This beautifully written letter was forwarded after an interview with me on health care cost appeared in a Florida newspaper.
Many of us with coverage often think in abstract terms about working families that do not have access to employer-sponsored coverage, and that must shoulder the overwhelming burden of costs on their own. As Mrs. Doss describes, health care costs dominate her family’s economic life and drive many of their most important decisions.
Continue reading “The Reality of Health Care Cost”
Posted 2/15/13 on Medscape Connect’s Care & Cost Blog
Health care’s purchasers crave certainty. But complexity – and therefore uncertainty – rules. Assurances are hard to come by.
The most common question asked by prospective clients of my onsite clinic/medical management firm is how much less their employee health benefits will cost if they deploy our services. They often expect that we’ll review their claims history and nail down what their health care will cost once we’re involved. Looking in the rear view mirror can inform the future, but it isn’t foolproof.
The Complexity of Health Care Risk
The challenge here is that so many different mechanisms contribute to the need for care, the ways care is accessed, the ways care is delivered, and the ways it is priced. Even mechanisms that, in isolation, are strong, often are inadequate in the context of larger cost drivers.
Continue reading “A Broader Approach To Managing Health Care Risk”
Published 12/09/12 in the Eau Claire, WI Leader-Telegram
Note from Brian: This piece appeared last weekend in the Eau Claire, WI newspaper, and was written with the encouragement of employers in that community who, rightly, believe they’ve been raked over the coals on their health care costs.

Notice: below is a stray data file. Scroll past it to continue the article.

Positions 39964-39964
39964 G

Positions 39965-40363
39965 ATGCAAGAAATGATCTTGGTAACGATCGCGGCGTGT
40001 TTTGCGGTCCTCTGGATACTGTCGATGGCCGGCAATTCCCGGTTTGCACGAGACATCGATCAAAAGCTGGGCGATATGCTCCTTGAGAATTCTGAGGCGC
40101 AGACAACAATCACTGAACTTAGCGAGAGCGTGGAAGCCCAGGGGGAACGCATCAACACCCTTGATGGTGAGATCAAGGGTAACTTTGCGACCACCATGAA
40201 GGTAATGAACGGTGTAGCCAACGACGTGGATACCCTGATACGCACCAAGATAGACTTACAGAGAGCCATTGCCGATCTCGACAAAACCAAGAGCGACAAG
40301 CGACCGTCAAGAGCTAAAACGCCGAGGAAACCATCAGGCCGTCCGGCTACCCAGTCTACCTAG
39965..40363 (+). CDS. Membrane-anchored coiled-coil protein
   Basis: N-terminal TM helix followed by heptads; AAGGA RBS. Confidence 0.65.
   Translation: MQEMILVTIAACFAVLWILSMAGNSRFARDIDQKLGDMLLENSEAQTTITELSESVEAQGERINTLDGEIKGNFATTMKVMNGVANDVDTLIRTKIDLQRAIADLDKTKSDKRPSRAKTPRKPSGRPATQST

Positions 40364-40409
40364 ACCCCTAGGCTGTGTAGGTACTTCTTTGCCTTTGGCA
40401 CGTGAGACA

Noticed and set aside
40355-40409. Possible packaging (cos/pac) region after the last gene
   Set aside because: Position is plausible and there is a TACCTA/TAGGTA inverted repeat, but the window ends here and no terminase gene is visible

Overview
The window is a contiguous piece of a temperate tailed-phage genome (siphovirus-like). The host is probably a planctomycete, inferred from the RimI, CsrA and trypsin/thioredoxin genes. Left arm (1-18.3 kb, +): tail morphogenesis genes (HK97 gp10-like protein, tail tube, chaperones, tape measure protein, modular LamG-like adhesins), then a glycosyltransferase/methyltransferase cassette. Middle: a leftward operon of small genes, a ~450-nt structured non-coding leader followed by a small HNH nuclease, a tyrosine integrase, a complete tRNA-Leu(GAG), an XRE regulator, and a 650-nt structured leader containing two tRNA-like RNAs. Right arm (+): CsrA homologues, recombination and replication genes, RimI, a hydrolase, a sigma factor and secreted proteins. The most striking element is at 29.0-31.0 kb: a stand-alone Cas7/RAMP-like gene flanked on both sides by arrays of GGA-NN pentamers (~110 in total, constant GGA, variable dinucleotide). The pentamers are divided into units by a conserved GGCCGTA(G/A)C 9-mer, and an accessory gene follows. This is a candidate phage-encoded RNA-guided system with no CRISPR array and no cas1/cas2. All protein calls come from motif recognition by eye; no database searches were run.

This argument is mainly directed at other employers, as a way of explaining that there are alternatives. That said, the dynamics described here occur in almost every community in the country.
Even compared to national health care cost growth that has skyrocketed nearly 4 times as fast as general inflation for more than a decade, Wisconsin stands out and northwest Wisconsin stands out more. Eau Claire’s health care cost burden is a whopping 16 percent higher than the national average. This is pricing many individuals and employers out of the coverage market and sapping the region’s economic vitality and competitiveness.
As Robert Kraig meticulously details in Citizen Action’s Wisconsin Health Insurance Cost Rankings 2012, Eau Claire is Wisconsin’s second-highest cost health care market, with 2011 monthly premiums of $750.46, 9.1% higher than the state average of $687.68. (La Crosse is 1st, only a hair higher at $756.70.)
Continue reading “When Employers Collaborate To Manage Health Care Costs”
Posted 7/31/12 on Medscape Connect’s Care and Cost
Several years ago I had dinner with a woman who had served in the late 1990s as the national Chief Medical Officer of a major health plan. At the time, she said, she had developed a strategic initiative that called for abandoning the plan’s utilization review and medical management efforts, which had produced heartburn and a backlash among both physicians and patients. Instead, the idea was to retrospectively analyze utilization to identify unnecessary care.
This was at the height of anti-managed care fervor. A popular movie at the time, As Good As It Gets, cast Helen Hunt as the mother of a sick kid. When someone mentioned an HMO, Ms. Hunt’s character let fly a flurry of expletives. America’s theater audiences exploded in applause.
Continue reading “Why Medical Management Will Re-Emerge”
Posted 5/9/12 on Cracking Health Costs
Discussions about covering “pre-existing” health conditions occur frequently among health policy people. One frequent thread is that health insurers should not be allowed to deny coverage to people with pre-existing health condition. After all, aren’t those the people who need health insurance the most? Sounds reasonable, doesn’t it? Problem is that proposition is really not reasonable.
Let me explain. For any kind of insurance to work right, the “contingent event” can not have already happened before you buy it. In life insurance, the contingent event is the death of the policyholder. You can’t buy life “insurance” on someone who has already died. For homeowners insurance, you can’t buy fire insurance after the home has burned.
Continue reading “Whatever It Is, It’s Not Insurance”